UPDATED at 3PM PT to reflect Wednesday trading. The stock of MoviePass parent Helios & Matheson has gone into free fall, with two days of steep drops leaving it at an all-time low of 79 cents a share.
In an SEC filing Tuesday, the company disclosed that it had only $15.5 million in available cash at the end of April, plus $27.9 million on deposit with merchants. Even though the available funds total $43.4 million, that’s not much more than the company’s monthly expenses of late, which are nearly $22 million.
Helios & Matheson shares dropped 46% today, after falling 31% Tuesday. Their 52-week high came last Oct. 11 at $38.86, a level which valued the company at $375 million amid optimism about its potential as a tonic for the exhibition sector. This week has told a much different story.
MoviePass Shutting Down, Parent Company 'Unable To Predict If Or When...Service Will Continue'
“In 2018, we expect our cash deficit from month to month will vary significantly,” the SEC filing said, citing factors such as variability at movie financing unit MoviePass Ventures. “Because the length of time and costs associated with the development of the MoviePass and MoviePass Ventures business model is highly uncertain, we are unable to estimate the actual funds we will require.”
If adequate funding, either through an existing stock-sale plan or other sources, fails to materialize, the filing added, “we may be required to reduce the scope of our planned growth or otherwise alter our business model, objectives and operations, which could harm our business, financial condition and operating results.”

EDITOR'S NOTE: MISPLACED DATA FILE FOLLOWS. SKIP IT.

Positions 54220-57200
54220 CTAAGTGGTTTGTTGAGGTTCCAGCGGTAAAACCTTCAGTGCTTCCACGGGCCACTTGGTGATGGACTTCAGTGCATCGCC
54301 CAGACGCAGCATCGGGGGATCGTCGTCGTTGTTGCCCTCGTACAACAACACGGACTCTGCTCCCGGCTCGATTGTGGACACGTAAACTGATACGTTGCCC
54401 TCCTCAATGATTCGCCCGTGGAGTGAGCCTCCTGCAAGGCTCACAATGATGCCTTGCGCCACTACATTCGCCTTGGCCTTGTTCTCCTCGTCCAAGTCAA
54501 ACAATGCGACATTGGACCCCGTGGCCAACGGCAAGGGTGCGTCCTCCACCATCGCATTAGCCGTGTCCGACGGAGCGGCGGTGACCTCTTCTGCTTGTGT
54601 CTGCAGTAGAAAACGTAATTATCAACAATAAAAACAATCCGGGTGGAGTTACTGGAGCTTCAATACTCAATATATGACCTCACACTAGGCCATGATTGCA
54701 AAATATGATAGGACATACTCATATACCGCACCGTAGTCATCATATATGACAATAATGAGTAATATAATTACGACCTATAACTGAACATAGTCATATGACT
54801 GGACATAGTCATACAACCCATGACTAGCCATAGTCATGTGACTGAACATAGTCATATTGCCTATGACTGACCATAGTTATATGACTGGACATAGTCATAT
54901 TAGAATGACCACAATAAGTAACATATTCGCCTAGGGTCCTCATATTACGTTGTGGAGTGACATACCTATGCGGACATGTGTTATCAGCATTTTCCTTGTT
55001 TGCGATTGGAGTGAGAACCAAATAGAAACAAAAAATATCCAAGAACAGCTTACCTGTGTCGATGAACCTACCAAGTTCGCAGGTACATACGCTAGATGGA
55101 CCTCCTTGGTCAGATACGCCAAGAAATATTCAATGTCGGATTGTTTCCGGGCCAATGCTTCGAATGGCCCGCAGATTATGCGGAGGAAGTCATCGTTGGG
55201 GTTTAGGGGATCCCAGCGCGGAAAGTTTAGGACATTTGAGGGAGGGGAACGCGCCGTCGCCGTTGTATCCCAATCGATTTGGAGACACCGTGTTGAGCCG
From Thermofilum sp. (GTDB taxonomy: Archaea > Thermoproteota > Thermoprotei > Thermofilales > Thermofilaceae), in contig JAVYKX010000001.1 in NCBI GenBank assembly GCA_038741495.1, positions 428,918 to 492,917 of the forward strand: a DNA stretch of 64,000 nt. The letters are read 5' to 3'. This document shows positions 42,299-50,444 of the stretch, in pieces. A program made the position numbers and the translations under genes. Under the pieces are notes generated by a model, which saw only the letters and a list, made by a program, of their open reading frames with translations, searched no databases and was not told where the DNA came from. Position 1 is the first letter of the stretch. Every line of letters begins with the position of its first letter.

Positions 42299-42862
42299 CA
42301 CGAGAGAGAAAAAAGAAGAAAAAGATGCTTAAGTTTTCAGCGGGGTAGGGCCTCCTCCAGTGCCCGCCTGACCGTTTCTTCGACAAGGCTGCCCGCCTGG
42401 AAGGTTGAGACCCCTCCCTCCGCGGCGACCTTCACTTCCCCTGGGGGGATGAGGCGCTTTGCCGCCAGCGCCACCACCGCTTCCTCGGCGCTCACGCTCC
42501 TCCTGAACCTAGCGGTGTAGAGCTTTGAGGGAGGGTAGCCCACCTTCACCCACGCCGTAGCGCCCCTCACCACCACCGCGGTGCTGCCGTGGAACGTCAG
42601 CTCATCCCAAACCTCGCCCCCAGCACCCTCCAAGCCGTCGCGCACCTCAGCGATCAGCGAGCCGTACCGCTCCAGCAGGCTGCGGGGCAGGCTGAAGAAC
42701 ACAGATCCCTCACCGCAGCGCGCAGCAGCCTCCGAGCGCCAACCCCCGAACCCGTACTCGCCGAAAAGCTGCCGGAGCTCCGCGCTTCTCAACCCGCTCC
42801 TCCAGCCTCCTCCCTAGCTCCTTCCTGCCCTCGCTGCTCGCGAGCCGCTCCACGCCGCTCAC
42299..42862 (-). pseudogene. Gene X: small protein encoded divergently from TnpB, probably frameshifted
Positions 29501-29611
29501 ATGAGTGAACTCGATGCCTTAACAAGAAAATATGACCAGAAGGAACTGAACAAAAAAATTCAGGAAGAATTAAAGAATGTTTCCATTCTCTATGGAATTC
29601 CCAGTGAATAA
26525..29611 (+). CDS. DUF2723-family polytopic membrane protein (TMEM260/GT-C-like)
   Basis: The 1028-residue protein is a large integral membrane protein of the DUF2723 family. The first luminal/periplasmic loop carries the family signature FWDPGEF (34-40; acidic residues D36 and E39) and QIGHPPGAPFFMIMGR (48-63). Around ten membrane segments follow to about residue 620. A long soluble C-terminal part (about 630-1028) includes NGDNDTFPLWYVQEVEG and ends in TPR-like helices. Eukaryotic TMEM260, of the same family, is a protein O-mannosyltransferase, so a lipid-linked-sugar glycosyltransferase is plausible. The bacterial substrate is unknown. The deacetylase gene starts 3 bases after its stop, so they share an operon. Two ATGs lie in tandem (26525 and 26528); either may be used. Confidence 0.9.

On the plus side, the filing pointed out, MoviePass implemented two new measures in April that have already trimmed the company’s cash deficit in May by 35%. The measures are new technology that prevents subscribers from sharing their passes with non-subscribers, and a new policy allowing members to see a movie only one time. (Farewell, daily Avengers matinees, in other words.) Last month, the company reversed its plan to cap the number of movies its members can see each month, reverting to the original unlimited plan.
Ted Farnsworth is chairman and CEO of Helios & Matheson and Mitch Lowe is CEO of MoviePass.
Many stakeholders in the theatrical movie ecosystem, especially exhibitors, have long expressed skepticism about the viability of MoviePass given its $9.95 monthly price for unlimited moviegoing. The company pays for tickets, which it then furnishes subscribers for a flat rate. Exhibitors have been wary because, even though the ticket sales are booked as ticket revenue, the subscription concept is seen as potentially damaging to their already uncertain long-term value in the media food chain. Studios, too, fear that the theatrical experience could become degraded if flat-rate pricing turns it into more of a commodity than an event experience.
Late Monday, during top exhibitor AMC Entertainment’s quarterly earnings call, CEO Adam Aron repeated his longstanding concerns about MoviePass. Aron said the company paid about $12 a ticket for hundreds of thousands of tickets in March and April, but subscribers had attended AMC theaters less than three times apiece each month.
At the current subscription price, Aron said, “There is not enough money to spread around MoviePass and Hollywood studios and theater operators so that Hollywood can make quality movies and theaters can operate quality theaters.”
MoviePass recently acquired MovieFone and emphasized digital data collection during its rise to nearly 3 million subscribers. Farnsworth and Lowe see big potential in selling that moviegoer data to advertisers and other third parties.
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